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accept acquaintance attention avoid ball become begin better breeding cards careful carriage carry colors considered conversation custom dance desire dinner dishes dress easy engaged enter equally etiquette fashion feeling flavor follow fork friends gentleman give glass gloves grace guests habit hand host hostess introduced invitation keep kind knowledge lady learning least leave less light look manners matter means mind morning nature necessary never observe occasion offer once party pass person plate play pleasing pleasure politeness possible present receive remain remember respect ride rule seat sense servants side society speak sure talk taste tell things tion true turn unless visitors vulgar wait wear well-bred wine wish writing young
Seite 188 - SINCERITY Use no hurtful deceit; think innocently and justly; and, if you speak, speak accordingly.
Seite 6 - Atrides would have felt a bent rose-leaf, yet subdue its feeling in glow of battle, and behave itself like iron. I do not mean to call an elephant a vulgar animal ; but if you think about him carefully, you will find that his non-vulgarity consists in such gentleness as is possible to elephantine nature — not in his insensitive hide, nor in his clumsy foot, but in the way he will lift his foot if a child lies in his way ; and in his sensitive trunk, and still more sensitive mind, and capability...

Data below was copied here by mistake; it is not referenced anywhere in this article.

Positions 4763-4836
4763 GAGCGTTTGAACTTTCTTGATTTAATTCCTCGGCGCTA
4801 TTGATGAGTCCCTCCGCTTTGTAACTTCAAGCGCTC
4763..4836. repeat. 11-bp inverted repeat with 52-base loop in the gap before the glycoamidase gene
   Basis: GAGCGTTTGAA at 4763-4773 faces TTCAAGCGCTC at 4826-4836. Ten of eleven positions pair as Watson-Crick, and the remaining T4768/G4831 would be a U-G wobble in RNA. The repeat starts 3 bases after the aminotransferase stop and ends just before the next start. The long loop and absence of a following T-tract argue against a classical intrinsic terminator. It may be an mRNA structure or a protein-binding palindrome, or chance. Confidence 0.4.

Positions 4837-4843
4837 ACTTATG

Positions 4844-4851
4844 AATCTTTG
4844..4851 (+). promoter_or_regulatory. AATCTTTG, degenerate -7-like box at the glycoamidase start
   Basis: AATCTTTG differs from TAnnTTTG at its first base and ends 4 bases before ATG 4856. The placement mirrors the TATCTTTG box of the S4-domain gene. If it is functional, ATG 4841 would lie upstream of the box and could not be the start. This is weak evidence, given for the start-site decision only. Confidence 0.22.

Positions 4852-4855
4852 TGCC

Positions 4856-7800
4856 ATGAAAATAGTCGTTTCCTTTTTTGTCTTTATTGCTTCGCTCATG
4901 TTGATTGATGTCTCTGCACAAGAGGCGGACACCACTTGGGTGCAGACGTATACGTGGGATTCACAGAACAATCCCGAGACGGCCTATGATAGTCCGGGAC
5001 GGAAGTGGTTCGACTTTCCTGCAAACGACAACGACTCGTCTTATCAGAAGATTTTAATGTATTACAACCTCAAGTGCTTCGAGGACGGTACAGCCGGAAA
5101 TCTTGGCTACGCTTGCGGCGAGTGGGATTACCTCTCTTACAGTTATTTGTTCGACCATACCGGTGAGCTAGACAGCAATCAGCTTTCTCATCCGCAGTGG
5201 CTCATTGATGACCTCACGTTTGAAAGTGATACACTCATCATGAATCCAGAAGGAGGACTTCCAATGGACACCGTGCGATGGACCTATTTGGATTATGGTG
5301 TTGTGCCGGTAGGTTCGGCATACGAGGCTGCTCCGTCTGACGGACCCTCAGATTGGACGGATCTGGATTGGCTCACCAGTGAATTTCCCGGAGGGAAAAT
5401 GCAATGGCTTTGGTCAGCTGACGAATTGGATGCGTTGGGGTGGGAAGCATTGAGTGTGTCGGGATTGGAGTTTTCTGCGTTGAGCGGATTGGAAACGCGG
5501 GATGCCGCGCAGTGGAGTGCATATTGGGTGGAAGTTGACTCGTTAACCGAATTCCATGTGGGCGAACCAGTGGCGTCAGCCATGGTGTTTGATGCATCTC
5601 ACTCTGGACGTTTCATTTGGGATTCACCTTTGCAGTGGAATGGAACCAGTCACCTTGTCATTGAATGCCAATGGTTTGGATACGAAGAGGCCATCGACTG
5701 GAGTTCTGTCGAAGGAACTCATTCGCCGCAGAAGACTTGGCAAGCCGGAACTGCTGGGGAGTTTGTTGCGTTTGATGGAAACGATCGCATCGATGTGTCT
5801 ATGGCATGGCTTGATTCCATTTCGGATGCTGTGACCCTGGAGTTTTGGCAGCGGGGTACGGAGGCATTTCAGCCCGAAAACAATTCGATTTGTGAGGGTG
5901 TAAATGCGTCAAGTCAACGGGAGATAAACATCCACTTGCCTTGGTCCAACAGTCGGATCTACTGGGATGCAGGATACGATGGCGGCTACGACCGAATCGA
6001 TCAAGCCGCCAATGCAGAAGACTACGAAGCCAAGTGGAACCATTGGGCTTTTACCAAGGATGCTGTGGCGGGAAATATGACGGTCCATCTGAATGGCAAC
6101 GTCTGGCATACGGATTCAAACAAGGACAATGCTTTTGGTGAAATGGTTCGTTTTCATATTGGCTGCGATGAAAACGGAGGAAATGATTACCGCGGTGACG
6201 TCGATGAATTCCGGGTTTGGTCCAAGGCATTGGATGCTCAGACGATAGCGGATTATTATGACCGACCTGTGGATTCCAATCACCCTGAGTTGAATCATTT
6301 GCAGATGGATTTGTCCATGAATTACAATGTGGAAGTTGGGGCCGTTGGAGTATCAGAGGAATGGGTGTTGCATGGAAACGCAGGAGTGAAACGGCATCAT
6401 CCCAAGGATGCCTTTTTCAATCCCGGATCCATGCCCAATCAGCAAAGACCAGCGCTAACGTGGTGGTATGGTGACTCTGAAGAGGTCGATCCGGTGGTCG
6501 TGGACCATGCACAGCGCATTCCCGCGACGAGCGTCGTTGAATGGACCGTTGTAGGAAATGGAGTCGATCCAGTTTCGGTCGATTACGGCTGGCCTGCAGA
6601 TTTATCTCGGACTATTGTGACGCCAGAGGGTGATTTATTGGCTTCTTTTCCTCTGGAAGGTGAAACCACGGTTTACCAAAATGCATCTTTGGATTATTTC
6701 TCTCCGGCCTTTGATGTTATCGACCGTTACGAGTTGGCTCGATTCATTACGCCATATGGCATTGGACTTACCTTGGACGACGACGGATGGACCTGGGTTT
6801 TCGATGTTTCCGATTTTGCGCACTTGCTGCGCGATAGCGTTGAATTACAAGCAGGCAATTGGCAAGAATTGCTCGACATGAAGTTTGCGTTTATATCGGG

Seite 10 - When we reflect on their persuasive and cheering force; how they recommend, prepare, and draw people together; how, in all clubs, manners make the members; how manners make the fortune of the ambitious youth; that, for the most part, his manners marry him, and, for the most part, he marries manners; when we think what keys they are, and to what secrets; what high lessons and inspiring tokens of character they convey; and what divination is required in us, for the reading of this fine telegraph, we...
Seite 223 - Great merit, or great failings, will make you respected or despised; but trifles, little attentions, mere nothings, either done, or neglected, will make you either liked or disliked, in the general run of the world.
Seite 224 - ... at supper, for he is always joking and laughing ; we will ask another, because he plays deep at all games, or because he can drink a great deal. These are all vilifying distinctions, mortifying preferences, and exclude all ideas of esteem and regard. Whoever is had (as it 'is called) in company for the sake of any one thing singly, is singly that thing, and will never be considered in any other light ; consequently never respected, let his merits be what they will.
Seite 227 - In mixed companies, whoever is admitted to make part of them, is, for the time at least, supposed to be upon a footing of equality with the rest ; and consequently, as there is no one principal object of awe and respect, people are apt to take a greater latitude in their behaviour, and to be less upon their guard; and so they may, provided it be within certain bounds, which are upon no occasion to be transgressed.
Seite 183 - Let your conversation be without malice or envy, for it is a sign of a tractable and commendable nature, and in all causes of passion admit reason to govern.
Seite 225 - ... meant at him ; if the company happens to laugh, he is persuaded they laugh at him ; he grows angry and testy, says something very impertinent, and draws himself into a scrape, by showing what he calls a proper spirit, and asserting himself.
Seite 232 - Aim at perfection in everything, though in most things it is unattainable ; however, they who aim at it, and persevere, will come much nearer it, than those whose laziness and despondency make them give it up as unattainable.